AcuteCare Telemedicine Blog

Florida Attempting To Become 20th State To Require Private Insurers To Cover Telehealth Services

State Senator Arthenia Joyner is sponsoring a bill that would make Florida the 20th state to require private insurers to cover telehealth services, starting in 2015.  The bill would require reimbursement for remote consultations, on a basis equivalent to in-person consultations with physicians, with allowable co-pays and deductibles. The telemedicine services and coverage include multi-payer coverage and reimbursement, for stroke diagnosis, high-risk pregnancies, premature births, mental health services, and emergency services.  With current limited public payer coverage of telehealth services, the technology has not been widely used in Florida.

Florida’s 3.5 million seniors could benefit from expanded telemedicine but given the recent restructuring of Medicare designated rural areas few of Florida’s seniors now qualify for Medicare reimbursements for telehealth services as a result of new data which now includes them in federally-designated metropolitan statistical areas, making them ineligible for Medicare telehealth reimbursement. It appears to be another example of the nation’s leading payer of healthcare shooting the patient in the preverbal foot based more upon the patient’s location rather than on the subscribers medical service needs and further denying patients expanded healthcare access and the behemoth program the cost benefits of new technology.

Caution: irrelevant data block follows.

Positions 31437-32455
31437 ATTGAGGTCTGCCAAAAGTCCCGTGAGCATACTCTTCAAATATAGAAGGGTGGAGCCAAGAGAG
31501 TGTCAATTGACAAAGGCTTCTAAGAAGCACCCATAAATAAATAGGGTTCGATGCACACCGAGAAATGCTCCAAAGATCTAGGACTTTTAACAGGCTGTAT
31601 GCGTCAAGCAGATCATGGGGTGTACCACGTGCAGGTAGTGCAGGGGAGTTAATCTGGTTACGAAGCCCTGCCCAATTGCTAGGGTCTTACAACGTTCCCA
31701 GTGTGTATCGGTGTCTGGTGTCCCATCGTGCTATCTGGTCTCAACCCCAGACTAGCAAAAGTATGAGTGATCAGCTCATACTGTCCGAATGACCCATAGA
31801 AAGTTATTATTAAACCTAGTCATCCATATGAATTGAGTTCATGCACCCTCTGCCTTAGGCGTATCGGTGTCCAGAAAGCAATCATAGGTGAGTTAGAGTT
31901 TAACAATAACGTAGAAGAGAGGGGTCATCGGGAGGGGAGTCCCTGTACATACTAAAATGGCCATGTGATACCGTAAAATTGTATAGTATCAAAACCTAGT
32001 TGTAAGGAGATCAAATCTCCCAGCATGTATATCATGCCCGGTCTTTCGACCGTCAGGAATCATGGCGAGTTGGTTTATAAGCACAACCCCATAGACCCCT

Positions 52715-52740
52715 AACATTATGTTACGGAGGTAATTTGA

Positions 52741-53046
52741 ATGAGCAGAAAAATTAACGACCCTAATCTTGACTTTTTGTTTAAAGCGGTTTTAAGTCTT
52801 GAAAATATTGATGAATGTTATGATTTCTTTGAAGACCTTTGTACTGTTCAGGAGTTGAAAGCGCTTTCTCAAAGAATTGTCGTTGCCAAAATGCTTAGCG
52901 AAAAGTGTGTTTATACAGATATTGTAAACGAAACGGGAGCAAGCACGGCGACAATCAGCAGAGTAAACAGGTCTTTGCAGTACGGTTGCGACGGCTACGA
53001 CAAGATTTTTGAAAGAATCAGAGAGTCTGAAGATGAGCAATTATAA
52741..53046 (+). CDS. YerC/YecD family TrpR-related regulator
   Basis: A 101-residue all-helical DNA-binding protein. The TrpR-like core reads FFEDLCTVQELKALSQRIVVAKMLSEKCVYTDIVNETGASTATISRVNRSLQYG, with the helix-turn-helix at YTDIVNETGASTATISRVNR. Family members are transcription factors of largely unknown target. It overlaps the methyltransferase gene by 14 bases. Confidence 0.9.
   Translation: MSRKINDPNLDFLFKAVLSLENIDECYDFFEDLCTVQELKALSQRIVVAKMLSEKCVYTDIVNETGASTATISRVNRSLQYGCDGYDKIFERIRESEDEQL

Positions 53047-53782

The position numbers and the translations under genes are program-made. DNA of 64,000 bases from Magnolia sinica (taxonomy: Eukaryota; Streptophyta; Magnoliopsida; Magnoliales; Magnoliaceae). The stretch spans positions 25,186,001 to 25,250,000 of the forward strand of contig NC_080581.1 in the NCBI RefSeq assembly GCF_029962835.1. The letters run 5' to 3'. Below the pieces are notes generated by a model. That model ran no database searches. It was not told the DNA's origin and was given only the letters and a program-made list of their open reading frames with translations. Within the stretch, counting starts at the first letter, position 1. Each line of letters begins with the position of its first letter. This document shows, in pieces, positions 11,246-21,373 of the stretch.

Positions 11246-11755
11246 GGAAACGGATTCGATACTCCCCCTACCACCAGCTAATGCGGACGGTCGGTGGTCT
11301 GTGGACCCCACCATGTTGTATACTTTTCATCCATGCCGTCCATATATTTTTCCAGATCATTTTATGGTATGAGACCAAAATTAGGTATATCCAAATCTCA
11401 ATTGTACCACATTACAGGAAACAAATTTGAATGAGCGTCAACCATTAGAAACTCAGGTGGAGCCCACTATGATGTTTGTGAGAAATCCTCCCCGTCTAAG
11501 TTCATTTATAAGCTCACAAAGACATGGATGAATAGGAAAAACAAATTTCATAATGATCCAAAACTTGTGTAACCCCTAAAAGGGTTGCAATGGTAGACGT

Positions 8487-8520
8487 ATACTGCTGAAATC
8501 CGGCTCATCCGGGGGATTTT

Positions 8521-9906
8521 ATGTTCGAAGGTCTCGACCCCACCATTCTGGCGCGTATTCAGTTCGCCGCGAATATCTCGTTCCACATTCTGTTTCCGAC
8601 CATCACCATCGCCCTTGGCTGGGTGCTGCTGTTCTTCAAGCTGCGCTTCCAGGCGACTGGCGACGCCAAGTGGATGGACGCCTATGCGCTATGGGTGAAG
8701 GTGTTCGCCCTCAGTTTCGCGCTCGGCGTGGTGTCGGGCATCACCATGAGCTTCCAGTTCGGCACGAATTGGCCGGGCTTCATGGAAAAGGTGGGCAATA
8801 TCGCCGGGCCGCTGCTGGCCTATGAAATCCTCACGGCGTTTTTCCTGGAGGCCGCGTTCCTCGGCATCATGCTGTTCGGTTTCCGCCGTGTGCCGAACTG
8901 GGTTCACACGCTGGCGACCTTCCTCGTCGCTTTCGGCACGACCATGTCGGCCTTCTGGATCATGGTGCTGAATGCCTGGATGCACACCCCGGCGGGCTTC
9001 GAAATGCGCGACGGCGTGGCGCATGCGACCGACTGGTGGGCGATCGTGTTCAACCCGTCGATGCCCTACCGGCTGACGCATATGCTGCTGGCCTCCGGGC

As technology continues to evolve ahead of the law, at least the state of Florida is moving to join other enlightened state legislatures to craft a forward-looking health reimbursement policy for emerging technologies such as telehealth, telemedicine and mobile health.

Telemedicine services, as Joyner’s bill defines it, includes “synchronous video conferencing, remote patient monitoring, asynchronous health images, or other health  transmissions supported by mobile devices, such as mHealth, or other telecommunications technology used for the purpose of diagnosis, consultation, treatment, transfer of medical data, or exchange of medical education information by means of audio,  video, or data communications.”  A definition certainly adequate enough to match the new technologies forward momentum and an example of the kind of vision that Congress needs to adopt if they are to seriously get with the technology program anytime soon.

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